The annual presentation of internet trends by long-time influential technology analyst and commentator Mary Meeker has become a kind of a “state of the web nation”, and her latest was given this week at the D10 conference.
Many people, myself includes, take her dense slide decks of stats and insights as a chance to reflect and take stock on how the web is changing.
Today was the second time Mary had given this presentation as part of legendary VCs Kleiner Perkins Caulfield Byers (KPCB). The format changed a little from her days at Morgan Stanley, with more focus on a insights and discussion of what the stats and apparent trends might mean.
In the post below, I’ve filleted the presentation slides and highlighted some strong insights that caught our attention in the Brilliant Noise office (the slides can be seen in full on Scribd or at the foot of this post).
Blogging seems to be the order of the day for me at the moment - which, as ever, I'm delighted about - and some of the action is happening over at Brilliant Noise blog.
If you're not following that feed, you may be interested in these two posts from this week - I enjoyed writing them both...
- IBM on the Social CEO: A fillet of the IBM Global CEO Study published this week, with a side order of commentary...
- Advanced Persistent Opportunities: The slides and the gist of a talk I gave in Dublin recently. In a bit of cyber-security terminology I find parallels with how brands should developing systems and ways of working in digital...
: : In other blog/work flow related news, I'm playing with Tumblr for a personal scrapbook. Posterous seems set for decline after the acqui-hire (bought for the people more than the tech) by Twitter. I'll post a link if it looks like its going to stick...
: : Also, taking a cue from Alan Patrick's comments about personal data-hungry Google and Facebook, I've ditched Chrome as my browser and run back to my old love, Firefox. Loving how much you can customise it - Diigo, especially, seems to have a good Add-On, which suits me very well, that service being so key to may day-to-day reading and knowledge-processing since Delicious faded...
At Media Future 2012 in Dublin last week, in a talk titled “May We Have Your Attention Please”, I finally got to hear Matt Locke (organiser of the amazing The Story conference and founder of consultancy Storythings) expanding on some of his ideas around the relationship between attention, the way it is measured and the media formats and businesses that evolve in different media.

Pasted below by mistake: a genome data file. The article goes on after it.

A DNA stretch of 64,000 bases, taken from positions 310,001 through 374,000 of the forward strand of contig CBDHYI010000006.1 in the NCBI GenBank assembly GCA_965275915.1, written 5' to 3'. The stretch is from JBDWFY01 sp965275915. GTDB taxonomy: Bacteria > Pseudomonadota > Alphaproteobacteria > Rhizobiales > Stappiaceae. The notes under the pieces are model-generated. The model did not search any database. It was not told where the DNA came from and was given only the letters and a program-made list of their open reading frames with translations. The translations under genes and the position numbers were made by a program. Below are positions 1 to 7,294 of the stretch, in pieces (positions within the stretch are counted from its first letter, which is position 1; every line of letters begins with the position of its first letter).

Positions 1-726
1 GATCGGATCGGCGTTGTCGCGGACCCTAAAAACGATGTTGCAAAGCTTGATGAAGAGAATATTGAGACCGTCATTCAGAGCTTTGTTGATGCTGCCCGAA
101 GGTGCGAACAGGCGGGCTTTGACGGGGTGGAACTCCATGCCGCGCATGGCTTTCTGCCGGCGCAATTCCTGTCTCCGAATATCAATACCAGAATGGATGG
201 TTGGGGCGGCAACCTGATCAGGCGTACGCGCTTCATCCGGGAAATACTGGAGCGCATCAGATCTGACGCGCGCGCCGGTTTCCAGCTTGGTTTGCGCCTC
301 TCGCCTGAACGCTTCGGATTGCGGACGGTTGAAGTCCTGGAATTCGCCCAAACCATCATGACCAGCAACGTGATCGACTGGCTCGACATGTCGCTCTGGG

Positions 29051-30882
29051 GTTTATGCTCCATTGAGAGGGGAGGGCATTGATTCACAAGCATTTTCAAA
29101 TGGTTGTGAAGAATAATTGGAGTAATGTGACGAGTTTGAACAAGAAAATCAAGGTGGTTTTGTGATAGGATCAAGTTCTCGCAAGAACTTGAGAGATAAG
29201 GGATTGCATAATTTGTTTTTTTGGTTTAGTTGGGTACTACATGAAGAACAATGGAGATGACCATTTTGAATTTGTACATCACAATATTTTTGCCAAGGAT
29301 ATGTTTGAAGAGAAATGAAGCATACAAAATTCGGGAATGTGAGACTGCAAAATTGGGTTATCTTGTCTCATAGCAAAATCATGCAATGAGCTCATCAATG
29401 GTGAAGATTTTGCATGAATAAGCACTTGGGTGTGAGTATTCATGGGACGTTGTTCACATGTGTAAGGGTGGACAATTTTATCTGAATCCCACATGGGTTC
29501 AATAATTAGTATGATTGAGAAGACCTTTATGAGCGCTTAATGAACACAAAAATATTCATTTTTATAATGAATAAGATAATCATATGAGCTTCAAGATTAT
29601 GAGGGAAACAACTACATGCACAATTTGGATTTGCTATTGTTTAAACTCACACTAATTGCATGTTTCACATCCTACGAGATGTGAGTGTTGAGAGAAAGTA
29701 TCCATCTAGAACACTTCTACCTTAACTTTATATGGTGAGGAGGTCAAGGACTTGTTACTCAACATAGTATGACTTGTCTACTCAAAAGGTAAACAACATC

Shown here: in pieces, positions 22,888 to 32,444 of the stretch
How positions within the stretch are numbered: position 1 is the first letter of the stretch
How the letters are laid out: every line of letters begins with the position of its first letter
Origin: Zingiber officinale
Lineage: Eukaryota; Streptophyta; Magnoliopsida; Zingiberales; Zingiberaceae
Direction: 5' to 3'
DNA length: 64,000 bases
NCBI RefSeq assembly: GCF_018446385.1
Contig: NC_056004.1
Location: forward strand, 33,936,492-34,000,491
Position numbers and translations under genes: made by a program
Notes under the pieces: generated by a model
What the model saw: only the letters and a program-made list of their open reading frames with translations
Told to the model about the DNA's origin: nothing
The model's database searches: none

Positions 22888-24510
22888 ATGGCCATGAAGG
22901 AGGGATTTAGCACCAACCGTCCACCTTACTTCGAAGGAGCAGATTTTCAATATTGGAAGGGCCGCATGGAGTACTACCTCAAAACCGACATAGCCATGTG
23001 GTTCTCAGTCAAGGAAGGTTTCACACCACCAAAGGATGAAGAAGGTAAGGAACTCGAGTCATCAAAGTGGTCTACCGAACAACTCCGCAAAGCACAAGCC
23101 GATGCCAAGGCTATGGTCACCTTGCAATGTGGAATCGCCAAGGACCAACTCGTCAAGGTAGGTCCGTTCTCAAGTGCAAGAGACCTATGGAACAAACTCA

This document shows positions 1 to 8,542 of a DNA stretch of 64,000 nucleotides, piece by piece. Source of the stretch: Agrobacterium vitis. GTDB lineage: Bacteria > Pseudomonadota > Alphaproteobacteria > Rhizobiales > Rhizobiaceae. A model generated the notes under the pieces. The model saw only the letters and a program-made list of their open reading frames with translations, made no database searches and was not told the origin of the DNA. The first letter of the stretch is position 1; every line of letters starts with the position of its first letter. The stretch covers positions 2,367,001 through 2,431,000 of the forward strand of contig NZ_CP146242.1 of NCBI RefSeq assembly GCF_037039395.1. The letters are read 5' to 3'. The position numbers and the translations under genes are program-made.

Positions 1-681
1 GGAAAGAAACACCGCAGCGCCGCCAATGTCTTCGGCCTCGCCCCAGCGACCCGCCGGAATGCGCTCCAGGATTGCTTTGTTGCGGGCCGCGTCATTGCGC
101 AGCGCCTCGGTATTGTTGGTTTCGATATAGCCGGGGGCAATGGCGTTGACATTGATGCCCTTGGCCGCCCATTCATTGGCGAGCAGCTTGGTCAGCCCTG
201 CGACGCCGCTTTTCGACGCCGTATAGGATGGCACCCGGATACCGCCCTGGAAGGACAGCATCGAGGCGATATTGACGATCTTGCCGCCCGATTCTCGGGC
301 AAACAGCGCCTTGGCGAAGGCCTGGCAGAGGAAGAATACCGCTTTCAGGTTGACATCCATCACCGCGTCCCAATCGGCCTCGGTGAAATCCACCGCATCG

Having taken a ton of notes, I thought I would digest them by way by way of this blog post. If you’re looking for notes and slides from my own talk - Advanced Persistent Opportunities – they are over on the Brilliant Noise blog.
An age of spiky attention
Matt began by declaring this an age of spiky attention. He illustrated this with a visualisation called a Twitter constellation of 40 seconds of Twitter activity – see Isaac Hepworth of Twitter’s blog for more on these.
Bursts of small networks fill the screen, each a Tweet being posted and Re-Tweeted, each firework-like pattern representing a small (or large) spike in attention around a link or an image.
Scrivener is the tool I wish I’d used to write Me and My Web Shadow, and it is almost certainly the tool I’ll use to write my next book (it’s already lightened the load on creating some e-books for clients over the last year).
If you don’t know it, Scrivener is a kind of heavy-lifting manuscript editor, a Photoshop of the written word.
Anyway, this video interview with its creator, Keith Blount, made me smile when he admits that Scrivener was created as a result of his not being able to find a writing tool that did what he wanted when trying to write a novel. Continue reading
Image: a ray of meaning breaking through the cloud layer of neologisms :)
Social business and the interest graph are both really important subjects, useful phrases, ones which may deserve to last. I realise though that I’ve been filtering them out of late, basically because they began to bore me.
Blame it on my being a neophile – too ready to move on to the next idea – or just a realist when it comes to neologisms: most of them won’t last, won’t leave much in the way of meaning or memory – gameify, phygital, blahblahnomics – so best not get attached, not to invest too much.
We have now passed through the trough of waffle with social business and interest graphs. They have stuck. Continue reading